Sad to hear of Randy,s unfortunate demise.I always enjoyed his flying exploits he posted over the many years on the site. As an ex career aviator myself for nearly 40 years , I can totally relate to him, as aviators are seemingly "kindred spirits " in a sense. He certainly will be missed . R.I.P Mr Sohn.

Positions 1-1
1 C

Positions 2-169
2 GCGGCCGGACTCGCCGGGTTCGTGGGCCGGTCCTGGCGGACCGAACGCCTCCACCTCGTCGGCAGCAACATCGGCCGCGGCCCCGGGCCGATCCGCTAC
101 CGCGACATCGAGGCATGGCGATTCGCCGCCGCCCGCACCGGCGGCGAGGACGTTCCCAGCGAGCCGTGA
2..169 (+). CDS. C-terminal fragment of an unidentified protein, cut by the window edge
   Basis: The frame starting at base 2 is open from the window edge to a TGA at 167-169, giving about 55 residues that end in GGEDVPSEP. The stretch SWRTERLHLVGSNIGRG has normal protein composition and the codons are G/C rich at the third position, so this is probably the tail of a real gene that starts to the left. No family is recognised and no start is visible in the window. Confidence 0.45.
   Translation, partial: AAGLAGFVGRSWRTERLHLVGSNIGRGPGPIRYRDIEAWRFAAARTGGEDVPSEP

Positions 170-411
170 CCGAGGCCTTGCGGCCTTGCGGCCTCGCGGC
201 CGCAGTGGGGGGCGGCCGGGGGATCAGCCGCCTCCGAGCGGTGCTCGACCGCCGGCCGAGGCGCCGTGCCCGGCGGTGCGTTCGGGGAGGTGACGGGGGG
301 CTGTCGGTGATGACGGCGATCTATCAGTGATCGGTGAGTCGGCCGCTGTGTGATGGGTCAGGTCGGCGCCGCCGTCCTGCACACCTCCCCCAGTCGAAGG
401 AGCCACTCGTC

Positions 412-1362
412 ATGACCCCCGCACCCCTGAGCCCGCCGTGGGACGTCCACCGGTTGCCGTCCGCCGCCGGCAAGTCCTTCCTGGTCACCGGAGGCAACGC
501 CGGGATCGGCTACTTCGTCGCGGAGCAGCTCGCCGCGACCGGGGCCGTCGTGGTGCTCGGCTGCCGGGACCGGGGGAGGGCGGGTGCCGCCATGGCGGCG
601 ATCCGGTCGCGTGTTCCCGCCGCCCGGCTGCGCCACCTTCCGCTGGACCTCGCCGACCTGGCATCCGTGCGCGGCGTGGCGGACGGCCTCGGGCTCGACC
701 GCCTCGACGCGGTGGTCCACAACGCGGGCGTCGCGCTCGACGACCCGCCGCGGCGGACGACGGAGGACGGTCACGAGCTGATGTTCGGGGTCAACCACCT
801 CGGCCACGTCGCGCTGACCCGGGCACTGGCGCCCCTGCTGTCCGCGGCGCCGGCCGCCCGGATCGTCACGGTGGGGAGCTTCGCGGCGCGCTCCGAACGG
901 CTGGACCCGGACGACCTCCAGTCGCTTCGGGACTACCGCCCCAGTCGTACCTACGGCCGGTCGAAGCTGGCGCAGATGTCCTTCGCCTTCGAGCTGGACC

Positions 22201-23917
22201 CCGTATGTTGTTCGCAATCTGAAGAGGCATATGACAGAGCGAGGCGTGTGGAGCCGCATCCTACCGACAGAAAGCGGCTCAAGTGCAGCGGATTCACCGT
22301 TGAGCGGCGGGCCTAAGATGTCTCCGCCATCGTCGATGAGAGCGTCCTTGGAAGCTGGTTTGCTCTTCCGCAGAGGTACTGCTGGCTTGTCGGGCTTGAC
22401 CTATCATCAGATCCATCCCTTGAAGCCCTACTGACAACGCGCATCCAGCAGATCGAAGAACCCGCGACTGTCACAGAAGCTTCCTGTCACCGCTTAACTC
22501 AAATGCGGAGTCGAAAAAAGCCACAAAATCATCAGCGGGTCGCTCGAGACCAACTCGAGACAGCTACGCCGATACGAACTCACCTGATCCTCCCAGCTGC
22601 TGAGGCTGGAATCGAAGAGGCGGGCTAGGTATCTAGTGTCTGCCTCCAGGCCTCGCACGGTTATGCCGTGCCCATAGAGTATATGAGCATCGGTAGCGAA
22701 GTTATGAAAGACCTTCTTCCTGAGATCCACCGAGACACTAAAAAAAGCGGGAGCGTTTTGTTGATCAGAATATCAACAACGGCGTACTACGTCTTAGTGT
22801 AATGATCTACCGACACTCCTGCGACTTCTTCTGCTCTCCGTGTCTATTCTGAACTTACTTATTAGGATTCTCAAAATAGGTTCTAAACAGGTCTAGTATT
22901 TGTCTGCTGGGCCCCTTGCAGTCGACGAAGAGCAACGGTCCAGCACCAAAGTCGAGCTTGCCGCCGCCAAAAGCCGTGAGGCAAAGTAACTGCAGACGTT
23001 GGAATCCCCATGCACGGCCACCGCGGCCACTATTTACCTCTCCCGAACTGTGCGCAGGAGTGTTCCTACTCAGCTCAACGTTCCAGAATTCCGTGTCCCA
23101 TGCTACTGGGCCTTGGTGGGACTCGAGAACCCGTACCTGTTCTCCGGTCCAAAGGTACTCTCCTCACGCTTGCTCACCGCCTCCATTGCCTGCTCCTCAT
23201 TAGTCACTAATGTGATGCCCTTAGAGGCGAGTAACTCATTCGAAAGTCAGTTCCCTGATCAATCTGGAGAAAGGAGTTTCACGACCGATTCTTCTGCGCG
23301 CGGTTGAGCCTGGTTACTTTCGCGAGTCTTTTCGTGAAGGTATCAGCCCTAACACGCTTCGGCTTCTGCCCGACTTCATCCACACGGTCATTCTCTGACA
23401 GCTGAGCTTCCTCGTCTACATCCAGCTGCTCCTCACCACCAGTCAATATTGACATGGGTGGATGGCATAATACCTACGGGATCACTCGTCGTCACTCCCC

11. It Is a Super C . On the Supers,the fuel tank,hood etc ,was slightly higher than the regular C. The first clue is the amount of "slots " visible on the radiator shroud.On a regular C, you can only see 4 and a half slots,unlike the Super where you can see 5. Disc brakes and distributor were also standard on the Supers,but some of the last C,s came with a distributor like mine .